NASA SBIR 2003 Solicitation


PROPOSAL NUMBER: 03- II A2.03-8191
SUBTOPIC TITLE: Revolutionary Technologies and Components for Propulsion Systems
PROPOSAL TITLE: Smart Materials Technology for High Speed Adaptive Inlet/Nozzle Design

PRINCIPAL INVESTIGATOR/PROJECT MANAGER (Name, E-mail, Mail Address, City/State/Zip, Phone)
Todd R. Quackenbush
34 Lexington Avenue
Ewing, NJ 08618-2302
U.S. Citizen or Legal Resident: Yes

Enabling a new generation of high-speed civil aircraft will require breakthrough developments in propulsion systems, including novel techniques to optimize inlet performance in multiple operating conditions. Maximizing propulsive performance while minimizing weight and mechanical complexity is a key goal, and rapidly maturing smart
materials technology can enable adaptive control of inlet geometry to allow in-flight optimization of engine flows. Phase I of this effort built on established device technology using high strength Shape Memory Alloy (SMA) actuators and initiated development of adaptive inlet concepts for application to Supersonic Business Jets (SSBJs). Leveraging this work as well as prior efforts in SMA device design and testing has permitted the first steps in the development a family of actuation and flow control devices for use in flight applications. Phase II will build on this work with mutually supporting design, analysis, and test activities including: detailed definition of the effectiveness of geometry adaptation in improving installed engine performance at low and high speeds; construction and test of a benchtop adaptive inlet component demonstrator using high temperature SMA alloy actuators; high-speed wind tunnel testing of sectional components with realistic thermal and aerodynamic loads; and construction of a model 3D adaptive inlet.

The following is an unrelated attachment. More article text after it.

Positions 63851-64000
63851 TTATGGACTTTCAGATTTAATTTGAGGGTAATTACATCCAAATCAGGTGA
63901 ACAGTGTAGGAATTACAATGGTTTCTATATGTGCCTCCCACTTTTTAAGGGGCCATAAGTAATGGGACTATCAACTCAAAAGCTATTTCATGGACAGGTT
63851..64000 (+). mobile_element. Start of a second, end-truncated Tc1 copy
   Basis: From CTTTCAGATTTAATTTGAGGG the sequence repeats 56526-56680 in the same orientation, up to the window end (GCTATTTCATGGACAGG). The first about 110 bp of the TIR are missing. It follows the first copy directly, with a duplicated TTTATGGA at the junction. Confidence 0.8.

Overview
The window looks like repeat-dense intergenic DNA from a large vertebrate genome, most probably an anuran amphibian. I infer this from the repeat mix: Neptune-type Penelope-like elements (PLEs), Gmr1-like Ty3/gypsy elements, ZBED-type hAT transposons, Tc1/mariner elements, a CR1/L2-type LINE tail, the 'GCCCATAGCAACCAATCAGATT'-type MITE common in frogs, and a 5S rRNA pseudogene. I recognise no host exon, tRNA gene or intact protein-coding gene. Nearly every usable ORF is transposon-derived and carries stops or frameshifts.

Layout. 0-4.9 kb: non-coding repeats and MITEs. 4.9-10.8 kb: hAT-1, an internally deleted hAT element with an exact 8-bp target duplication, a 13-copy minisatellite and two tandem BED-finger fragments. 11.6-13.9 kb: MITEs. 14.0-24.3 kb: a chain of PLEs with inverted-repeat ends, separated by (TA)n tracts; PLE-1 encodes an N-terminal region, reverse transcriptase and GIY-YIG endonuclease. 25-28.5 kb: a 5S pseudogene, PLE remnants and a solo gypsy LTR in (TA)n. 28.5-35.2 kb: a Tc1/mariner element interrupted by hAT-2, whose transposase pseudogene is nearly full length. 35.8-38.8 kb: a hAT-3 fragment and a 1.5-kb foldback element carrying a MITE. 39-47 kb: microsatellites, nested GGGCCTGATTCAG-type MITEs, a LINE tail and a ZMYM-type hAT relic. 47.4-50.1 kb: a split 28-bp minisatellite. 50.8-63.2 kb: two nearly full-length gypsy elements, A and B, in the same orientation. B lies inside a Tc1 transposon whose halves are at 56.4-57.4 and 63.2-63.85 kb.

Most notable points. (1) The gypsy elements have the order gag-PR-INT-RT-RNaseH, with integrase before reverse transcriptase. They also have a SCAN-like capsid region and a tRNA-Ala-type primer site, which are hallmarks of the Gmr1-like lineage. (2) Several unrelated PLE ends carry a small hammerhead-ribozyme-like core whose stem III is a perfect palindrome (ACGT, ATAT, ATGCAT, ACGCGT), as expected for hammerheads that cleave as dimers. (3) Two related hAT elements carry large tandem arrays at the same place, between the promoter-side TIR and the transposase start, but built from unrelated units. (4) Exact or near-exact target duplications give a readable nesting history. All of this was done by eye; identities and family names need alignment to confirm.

A successful Phase I/Phase II effort will open the door to prototype testing and eventual implementation of flight-qualified SMA adaptive inlet hardware. The most direct beneficiary would be candidate SSBJs that could incorporate high-force, all-electric inlet control systems in dramatically more efficient power plants. Successful implementation in this application would also lead to spinoff developments in a number of actuation tasks, including aerodynamic controls and thrust vectoring as well as steering and outflow redirection for a wide range of aerospace and marine propulsion missions, with direct benefits for both civil and military systems.

By providing highly innovative concepts for propulsion system components for advanced high-speed aerospace vehicles, the proposed effort will directly support a wide range of broad NASA goals including supporting high Mach point to point travel and global cruise capability for civil aircraft. The chief technical output of the effort will be enabling technology for a variable geometry, supersonic, mixed compression inlet to help meet functional airflow needs of high Mach number propulsion. In addition, the integrated aero/thermo/elastic models of actuator performance to be developed will assist the development of concurrent engineering tools for analysis and design of propulsion systems.